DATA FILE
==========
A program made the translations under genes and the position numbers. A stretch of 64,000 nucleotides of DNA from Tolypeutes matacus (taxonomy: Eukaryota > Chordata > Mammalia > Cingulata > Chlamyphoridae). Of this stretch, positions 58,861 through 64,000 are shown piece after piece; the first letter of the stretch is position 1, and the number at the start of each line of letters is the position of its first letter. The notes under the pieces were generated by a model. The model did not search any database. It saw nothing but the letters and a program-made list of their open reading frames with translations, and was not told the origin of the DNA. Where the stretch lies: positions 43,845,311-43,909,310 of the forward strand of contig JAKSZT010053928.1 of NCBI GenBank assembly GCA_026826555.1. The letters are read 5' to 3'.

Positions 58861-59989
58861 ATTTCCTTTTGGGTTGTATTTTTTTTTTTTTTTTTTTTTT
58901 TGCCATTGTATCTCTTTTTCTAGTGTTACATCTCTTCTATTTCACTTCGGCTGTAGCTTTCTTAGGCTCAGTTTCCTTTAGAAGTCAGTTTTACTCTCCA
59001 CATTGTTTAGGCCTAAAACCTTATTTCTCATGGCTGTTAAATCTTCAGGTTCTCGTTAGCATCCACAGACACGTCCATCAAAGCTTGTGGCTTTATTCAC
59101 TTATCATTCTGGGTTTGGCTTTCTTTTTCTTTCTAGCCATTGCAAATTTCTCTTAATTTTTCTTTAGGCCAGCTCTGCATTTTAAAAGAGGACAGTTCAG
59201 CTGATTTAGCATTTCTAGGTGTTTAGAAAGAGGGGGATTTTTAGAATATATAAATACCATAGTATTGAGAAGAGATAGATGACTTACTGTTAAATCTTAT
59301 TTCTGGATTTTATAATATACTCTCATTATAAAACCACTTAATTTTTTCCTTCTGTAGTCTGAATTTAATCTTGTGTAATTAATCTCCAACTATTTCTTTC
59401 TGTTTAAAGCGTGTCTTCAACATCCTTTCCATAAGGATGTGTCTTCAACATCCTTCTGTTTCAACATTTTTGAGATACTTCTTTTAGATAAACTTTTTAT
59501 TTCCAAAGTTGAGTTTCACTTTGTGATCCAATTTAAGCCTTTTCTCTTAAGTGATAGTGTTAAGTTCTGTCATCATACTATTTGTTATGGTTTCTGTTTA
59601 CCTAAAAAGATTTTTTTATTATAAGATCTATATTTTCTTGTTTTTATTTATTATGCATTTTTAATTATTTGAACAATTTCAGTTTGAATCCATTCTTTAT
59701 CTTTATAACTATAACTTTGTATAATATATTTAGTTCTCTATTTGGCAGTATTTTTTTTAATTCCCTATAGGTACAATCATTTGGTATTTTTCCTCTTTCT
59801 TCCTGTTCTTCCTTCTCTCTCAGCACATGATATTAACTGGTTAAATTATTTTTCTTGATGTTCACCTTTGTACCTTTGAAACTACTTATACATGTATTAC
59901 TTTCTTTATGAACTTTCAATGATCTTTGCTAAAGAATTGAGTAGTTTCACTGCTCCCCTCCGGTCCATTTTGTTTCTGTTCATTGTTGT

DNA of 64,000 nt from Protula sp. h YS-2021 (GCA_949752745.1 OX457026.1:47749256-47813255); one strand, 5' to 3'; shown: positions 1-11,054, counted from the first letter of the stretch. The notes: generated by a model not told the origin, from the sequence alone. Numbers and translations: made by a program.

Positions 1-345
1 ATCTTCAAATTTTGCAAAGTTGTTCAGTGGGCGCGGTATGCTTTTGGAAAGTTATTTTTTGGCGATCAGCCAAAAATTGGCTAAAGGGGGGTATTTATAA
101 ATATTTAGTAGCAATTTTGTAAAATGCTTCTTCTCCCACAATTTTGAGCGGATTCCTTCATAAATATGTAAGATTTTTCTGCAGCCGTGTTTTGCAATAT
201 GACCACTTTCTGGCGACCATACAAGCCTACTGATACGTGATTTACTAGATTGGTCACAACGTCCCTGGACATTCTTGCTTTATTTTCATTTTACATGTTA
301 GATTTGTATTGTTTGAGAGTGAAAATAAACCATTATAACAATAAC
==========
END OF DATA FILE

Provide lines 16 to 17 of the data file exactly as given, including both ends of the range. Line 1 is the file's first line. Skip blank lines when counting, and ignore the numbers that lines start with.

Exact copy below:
Positions 1-345
1 ATCTTCAAATTTTGCAAAGTTGTTCAGTGGGCGCGGTATGCTTTTGGAAAGTTATTTTTTGGCGATCAGCCAAAAATTGGCTAAAGGGGGGTATTTATAA